William Ashby was originally interested in Judith, Kit’s cousin. However, when Kit comes to town he seems to become interested in her instead. For Kit, he is certainly the practical choice. She can marry him and be...
Kit considers marrying William so she can fit in, because he is rich.
William Ashby was originally interested in Judith, Kit’s cousin. However, when Kit comes to town he seems to become interested in her instead. For Kit, he is certainly the practical choice. She can marry him and be respectable, and do just what the Puritan colonists want her to do and be what they want her to be. She does not see much in William though. He is not friendly or passionate, and the two could not really be more unalike.
Kit describes William as “sturdy” (Ch. 5). She is not smitten with him. Judith, however, is. She is frustrated with Kit because William switches his affections to her.
Who hasn't heard that his father has three acres of the best land set aside, and the trees all marked to build the house the moment Master William makes up his mind' And he was just about to make it up, too, when you came along." (Ch. 6)
This of course, is reason enough to marry him. He can build Kit a house and they can live comfortably. She can fit in, for once, amongst the other colonists. After all, he likes her, doesn’t he? She can grow to like him. He is dependable. He will be good to her.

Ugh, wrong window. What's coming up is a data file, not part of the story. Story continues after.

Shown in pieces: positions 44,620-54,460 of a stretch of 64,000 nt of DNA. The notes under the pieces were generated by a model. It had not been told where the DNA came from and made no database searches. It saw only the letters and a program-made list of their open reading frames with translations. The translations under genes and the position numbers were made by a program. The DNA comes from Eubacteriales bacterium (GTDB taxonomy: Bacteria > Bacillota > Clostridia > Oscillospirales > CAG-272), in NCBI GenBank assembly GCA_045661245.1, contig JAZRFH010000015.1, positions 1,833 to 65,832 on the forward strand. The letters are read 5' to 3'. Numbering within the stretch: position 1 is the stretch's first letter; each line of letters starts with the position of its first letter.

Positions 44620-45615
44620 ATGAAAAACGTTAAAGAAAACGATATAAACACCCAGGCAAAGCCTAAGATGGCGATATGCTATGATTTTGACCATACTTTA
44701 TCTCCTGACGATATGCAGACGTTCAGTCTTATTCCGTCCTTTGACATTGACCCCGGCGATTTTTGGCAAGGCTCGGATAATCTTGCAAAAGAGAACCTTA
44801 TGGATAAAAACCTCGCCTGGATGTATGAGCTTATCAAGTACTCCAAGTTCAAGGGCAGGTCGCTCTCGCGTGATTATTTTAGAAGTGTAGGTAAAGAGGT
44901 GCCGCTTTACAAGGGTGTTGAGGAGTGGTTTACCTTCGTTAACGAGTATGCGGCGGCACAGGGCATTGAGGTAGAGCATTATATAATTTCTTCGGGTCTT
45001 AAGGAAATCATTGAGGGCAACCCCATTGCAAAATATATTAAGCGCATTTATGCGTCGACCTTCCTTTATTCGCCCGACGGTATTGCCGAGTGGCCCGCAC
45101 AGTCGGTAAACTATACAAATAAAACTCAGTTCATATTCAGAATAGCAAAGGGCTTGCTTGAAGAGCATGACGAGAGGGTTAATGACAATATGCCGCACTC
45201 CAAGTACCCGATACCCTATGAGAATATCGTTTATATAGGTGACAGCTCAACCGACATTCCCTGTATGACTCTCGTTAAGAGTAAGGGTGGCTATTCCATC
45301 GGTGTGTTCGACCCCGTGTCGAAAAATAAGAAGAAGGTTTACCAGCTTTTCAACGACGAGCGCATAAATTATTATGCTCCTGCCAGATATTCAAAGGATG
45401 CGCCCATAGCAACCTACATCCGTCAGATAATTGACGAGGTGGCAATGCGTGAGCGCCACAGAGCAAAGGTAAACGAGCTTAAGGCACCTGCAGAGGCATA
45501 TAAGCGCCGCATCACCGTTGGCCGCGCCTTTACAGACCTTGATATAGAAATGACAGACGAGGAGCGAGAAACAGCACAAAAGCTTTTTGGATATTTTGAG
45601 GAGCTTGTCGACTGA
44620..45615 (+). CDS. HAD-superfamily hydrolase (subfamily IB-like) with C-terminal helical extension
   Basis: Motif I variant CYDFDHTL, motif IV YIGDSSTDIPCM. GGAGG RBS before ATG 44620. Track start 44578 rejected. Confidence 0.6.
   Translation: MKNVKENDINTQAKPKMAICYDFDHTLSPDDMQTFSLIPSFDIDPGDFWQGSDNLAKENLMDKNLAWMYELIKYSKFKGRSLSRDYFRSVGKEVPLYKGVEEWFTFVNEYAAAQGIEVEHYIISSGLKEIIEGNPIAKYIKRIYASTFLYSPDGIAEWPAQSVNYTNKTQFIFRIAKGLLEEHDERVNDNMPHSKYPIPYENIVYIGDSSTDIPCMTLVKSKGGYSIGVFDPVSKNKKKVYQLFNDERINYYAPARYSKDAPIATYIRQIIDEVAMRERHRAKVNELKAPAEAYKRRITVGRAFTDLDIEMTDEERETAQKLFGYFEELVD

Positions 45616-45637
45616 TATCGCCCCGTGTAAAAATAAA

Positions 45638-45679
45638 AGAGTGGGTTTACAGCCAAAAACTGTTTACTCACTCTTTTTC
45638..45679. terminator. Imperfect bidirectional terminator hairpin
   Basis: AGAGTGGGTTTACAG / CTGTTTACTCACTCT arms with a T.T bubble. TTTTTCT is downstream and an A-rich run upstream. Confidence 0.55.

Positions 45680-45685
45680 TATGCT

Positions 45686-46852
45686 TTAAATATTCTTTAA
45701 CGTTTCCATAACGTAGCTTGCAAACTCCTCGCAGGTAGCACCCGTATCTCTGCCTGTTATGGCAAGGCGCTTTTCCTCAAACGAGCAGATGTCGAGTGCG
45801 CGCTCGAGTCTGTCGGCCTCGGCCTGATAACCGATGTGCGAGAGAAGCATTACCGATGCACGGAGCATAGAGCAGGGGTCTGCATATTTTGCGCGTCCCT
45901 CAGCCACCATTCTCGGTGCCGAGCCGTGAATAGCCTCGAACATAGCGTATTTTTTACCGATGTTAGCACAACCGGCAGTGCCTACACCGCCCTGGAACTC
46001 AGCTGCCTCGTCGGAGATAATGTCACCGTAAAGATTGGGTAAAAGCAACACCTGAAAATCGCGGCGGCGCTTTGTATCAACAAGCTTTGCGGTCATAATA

The biggest problem with William is that he is not much of a talker. Their visits are a bit awkward. He just sort of stares at her for a very long time. The only time William does ever speak up is in mixed company, to talk politics. His politics sort of agree with hers. She is in favor of the king, and he does not think the colonists can fight the king. It is not exactly the same thing, but it more or less puts them on the same side. Kit like the fact that William stands up to her uncle.
Kit seems to enjoy the attention too, because everyone wants William.
It was flattering, she had to admit. The most eligible bachelor in Wethersfield and handsome, actually, in his substantial way. Sometimes, as she sat knitting, aware that William's eyes were on her face, she felt her breath tightening in a way that was strange and not unpleasant. (Ch. 7)
In the end, however, Kit realizes that she cannot marry William. First of all, for all her bluster, Judith is the one who is really in love with him. Second of all, Kit is really in love with someone else. Nat is more Kit, and what they feel for each other starts out as friendship and grows to true passion.
Kit’s story is a good example of why you should not settle for just what society wants from you. If she had married William, it would not have been fair to either of them. She was not right for him. She would have been trapped in that life. She needs someone who understands her, and he does not. Nat does, and with him, she can learn to fit in but is still free to be herself.